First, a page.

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FCA seeks more tech expertise in fight against fraud

UK financial services regulator wants technology professionals to join its team fighting online fraud

The Financial Conduct Authority (FCA) is looking for a “significant number” of tech experts as it invests in the use of data to prevent online fraud.

As part of a “heavy” investment in data, the UK financial services regulator wants to hire people with expertise in artificial intelligence, analytics and data science, as well as cloud engineering and digital technology.

The new recruits come on top of 100 people hired since 2020 as part of the FCA’s data strategy.

Jessica Rusu, chief data, information and intelligence officer at the FCA, said: “Better use of data means we can be more proactive and find and stop harm faster. We are continuing to improve our data, technology and capabilities to act decisively in consumers’ interests, while making it easier for firms to report to us.” 

About 100,000 websites are scanned by the FCA every day to identify possible scams. Between May 2021 and April 2022, the FCA added 1,966 possible scams to its consumer warning list – about one-third more than for the same period the previous year.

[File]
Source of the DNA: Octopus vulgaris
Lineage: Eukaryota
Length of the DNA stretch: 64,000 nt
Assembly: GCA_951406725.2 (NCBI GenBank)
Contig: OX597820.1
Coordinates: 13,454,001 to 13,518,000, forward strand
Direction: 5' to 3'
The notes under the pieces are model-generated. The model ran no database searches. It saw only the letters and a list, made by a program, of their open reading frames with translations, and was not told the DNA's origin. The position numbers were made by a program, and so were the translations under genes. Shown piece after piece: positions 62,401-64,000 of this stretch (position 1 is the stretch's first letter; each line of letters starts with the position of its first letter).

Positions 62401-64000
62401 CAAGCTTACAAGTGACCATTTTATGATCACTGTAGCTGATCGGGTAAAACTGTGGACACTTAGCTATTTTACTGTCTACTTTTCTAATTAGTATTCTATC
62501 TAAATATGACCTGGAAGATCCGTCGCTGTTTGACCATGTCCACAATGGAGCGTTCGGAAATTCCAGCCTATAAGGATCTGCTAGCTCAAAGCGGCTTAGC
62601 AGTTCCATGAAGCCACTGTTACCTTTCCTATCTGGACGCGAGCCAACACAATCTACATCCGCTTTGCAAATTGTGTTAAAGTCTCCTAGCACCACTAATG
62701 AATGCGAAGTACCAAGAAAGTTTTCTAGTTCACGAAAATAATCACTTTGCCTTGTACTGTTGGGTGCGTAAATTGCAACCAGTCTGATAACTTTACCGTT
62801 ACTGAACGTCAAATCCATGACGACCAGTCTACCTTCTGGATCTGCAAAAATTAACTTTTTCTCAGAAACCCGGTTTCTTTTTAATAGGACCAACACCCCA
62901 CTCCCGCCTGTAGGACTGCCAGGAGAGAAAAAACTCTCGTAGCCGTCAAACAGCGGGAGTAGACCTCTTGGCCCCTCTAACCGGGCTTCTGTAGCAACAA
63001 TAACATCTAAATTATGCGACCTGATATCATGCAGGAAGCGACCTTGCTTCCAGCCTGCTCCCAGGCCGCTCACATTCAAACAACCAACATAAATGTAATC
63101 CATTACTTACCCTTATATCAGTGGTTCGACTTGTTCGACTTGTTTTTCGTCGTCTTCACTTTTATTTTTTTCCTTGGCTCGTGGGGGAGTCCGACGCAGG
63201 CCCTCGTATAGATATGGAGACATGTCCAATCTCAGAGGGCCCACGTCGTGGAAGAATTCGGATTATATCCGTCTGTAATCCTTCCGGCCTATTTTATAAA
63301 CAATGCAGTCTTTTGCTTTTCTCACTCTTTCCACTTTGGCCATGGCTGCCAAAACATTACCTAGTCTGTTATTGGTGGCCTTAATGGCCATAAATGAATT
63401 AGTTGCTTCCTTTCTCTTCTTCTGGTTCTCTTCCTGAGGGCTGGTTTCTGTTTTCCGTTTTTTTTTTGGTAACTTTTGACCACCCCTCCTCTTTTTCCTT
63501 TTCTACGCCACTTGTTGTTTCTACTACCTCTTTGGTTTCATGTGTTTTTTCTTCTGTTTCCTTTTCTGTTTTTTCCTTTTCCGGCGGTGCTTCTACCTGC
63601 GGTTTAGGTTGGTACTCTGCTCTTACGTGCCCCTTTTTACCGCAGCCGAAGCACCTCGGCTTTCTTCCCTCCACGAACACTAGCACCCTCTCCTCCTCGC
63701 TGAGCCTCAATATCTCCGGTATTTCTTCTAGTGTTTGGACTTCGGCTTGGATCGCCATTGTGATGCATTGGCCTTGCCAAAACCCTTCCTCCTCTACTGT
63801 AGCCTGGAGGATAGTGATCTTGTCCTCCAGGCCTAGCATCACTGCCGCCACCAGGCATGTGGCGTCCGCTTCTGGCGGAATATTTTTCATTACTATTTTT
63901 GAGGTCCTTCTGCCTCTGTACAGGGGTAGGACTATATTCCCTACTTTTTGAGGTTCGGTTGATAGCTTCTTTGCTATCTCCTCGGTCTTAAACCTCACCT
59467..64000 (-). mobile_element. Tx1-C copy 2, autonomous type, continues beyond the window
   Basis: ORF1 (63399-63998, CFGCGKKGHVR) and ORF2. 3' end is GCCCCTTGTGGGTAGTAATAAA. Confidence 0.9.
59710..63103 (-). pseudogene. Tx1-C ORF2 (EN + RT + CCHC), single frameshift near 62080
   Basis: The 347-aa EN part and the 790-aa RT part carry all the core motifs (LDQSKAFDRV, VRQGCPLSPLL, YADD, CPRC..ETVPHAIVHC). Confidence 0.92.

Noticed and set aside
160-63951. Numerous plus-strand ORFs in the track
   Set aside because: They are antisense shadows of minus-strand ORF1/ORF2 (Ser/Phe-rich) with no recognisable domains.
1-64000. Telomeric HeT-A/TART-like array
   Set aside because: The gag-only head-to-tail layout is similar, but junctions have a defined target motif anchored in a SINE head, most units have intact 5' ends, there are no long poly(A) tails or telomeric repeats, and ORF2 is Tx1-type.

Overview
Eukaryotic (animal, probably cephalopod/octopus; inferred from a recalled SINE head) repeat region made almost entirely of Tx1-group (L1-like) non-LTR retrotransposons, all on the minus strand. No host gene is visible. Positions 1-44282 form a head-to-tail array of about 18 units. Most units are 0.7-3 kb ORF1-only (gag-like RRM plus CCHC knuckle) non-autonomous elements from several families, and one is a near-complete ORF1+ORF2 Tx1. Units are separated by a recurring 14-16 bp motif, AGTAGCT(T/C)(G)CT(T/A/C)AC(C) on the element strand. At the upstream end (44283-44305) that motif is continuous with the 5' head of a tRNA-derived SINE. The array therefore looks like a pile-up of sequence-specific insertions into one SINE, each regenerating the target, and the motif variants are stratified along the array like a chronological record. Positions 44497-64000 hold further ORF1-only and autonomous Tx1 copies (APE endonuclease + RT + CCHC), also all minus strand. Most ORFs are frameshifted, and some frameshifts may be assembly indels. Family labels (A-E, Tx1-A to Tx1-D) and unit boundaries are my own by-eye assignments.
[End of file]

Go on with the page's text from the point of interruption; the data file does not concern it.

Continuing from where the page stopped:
The regulator also uses advanced analytics and new sources of data to identify inappropriate financial adverts, and 564 adverts were withdrawn or amended after being flagged by the FCA – double the number during the previous 12 months.

Other tech initiatives at the FCA include the introduction of a sanctions-screening tool to support the monitoring of organisations or individuals that have been sanctioned. This was developed following Russia’s invasion of Ukraine.

The finance sector is very competitive when it comes to recruitment, with high salaries and the opportunity to gain career-defining experience. The FCA might have to look outside the sector for the people it needs, according to one IT professional in the UK banking sector, who said working for regulators often appeals to IT professionals who want to “do the right thing” rather than earn more money and advance their careers.

“I can’t imagine they pay as much as the big banks, but they probably offer a better work/life balance,” he added.

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